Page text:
First Niagara Financial Group Earnings Call Insights: Prepayment Income and Pipeline Outlook
First Niagara Financial Group Inc (NASDAQ:FNFG) recently reported its second quarter earnings and discussed the following topics in its earnings conference call.
Damon DelMonte – KBW: My first question deals with a comment you guys made about prepayment income from commercial loans being repaid during the quarter. Could you quantify what that was in the second quarter compared to the first quarter?
Gregory W. Norwood – SEVP and CFO: Sure. So, as you know, with loans paying off, many of them have prepayment penalties. So what we saw in the second quarter was a little over $2 million prepayment income reflected in NII and that’s compared to roughly $500,000 in the first quarter.
Damon DelMonte – KBW: And is there a way that you can kind of gauge that as we look into the back half of this year or is that just kind of see how it goes each quarter?
Gregory W. Norwood – SEVP and CFO: It’s hard to predict that because you’re predicting of all the loans in the customer competition which ones would be prepaid. So we estimated and it moves plus or minus based on those estimates.
Damon DelMonte – KBW: And then just kind of circle back on the commentary on expenses, so a large part of the movement this quarter had to do with variable rate compensation because of the growth on the fee income side of things. So you are basically saying you are going to have lower fee income in the third quarter and thus that will benefit your expense base in the third quarter. Is that correct?
Gregory W. Norwood – SEVP and CFO: Yeah, I think you’ve got it, Damon. I mean, obviously, we are focused on expenses. That’s a key part of how we are running the business. But certainly we are focused on generating positive operating leverage. And while we predict that going forward as we saw in the second quarter, fee income was higher than we had expected, and therefore that resulted in the expenses.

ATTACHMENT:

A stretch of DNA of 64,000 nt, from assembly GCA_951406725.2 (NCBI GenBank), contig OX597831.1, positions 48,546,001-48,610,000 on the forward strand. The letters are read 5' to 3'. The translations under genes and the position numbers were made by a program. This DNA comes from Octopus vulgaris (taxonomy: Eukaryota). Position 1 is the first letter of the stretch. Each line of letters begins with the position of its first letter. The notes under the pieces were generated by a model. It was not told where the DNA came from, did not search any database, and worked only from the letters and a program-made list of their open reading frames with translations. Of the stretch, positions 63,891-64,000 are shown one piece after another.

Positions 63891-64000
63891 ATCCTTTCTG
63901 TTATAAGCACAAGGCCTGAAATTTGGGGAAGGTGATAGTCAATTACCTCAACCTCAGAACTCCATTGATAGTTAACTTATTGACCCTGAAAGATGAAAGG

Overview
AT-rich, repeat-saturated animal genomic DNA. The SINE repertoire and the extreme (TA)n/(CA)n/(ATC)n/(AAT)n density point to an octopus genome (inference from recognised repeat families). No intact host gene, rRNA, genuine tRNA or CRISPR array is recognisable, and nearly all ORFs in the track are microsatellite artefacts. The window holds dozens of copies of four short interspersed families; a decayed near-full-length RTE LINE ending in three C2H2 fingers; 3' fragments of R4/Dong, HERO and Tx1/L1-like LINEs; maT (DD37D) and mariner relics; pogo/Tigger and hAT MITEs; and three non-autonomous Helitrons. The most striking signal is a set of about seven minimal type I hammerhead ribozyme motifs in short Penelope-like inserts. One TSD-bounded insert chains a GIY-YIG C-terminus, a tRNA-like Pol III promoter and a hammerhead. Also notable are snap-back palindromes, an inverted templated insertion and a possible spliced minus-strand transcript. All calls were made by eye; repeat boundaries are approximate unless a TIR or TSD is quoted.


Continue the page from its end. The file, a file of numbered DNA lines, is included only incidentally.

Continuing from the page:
Damon DelMonte – KBW: And then, kind of following up here on expenses, are there any other initiatives that you guys could look to undertake may be more aggressive approach on branch rationalization or some other areas of your expense base where you can maybe trim some items?
Gregory W. Norwood – SEVP and CFO: Well, certainly we continue to focus on the three major areas we’ve talked about in the past, which is salaries, vendor management, and other expenses, and it’d be in the CDI. When we look forward, we kind of look at the decline from here to the end of the year as being kind of evenly contributed by each of those. So, further reduction in personnel costs, further reduction in vendor costs, and then the CDI, as we’ve laid out in the past. Around branches, we continue to look at that, and we continue to look at both the profitability today, the profitability in the near-term and also how we want to position branches relative to particular markets. So while we’re not communicating today any additional planned cuts, know that as we look out to 18 months to 24 months, that is certainly part of an operating perspective, and how we think about rationalizing the footprint.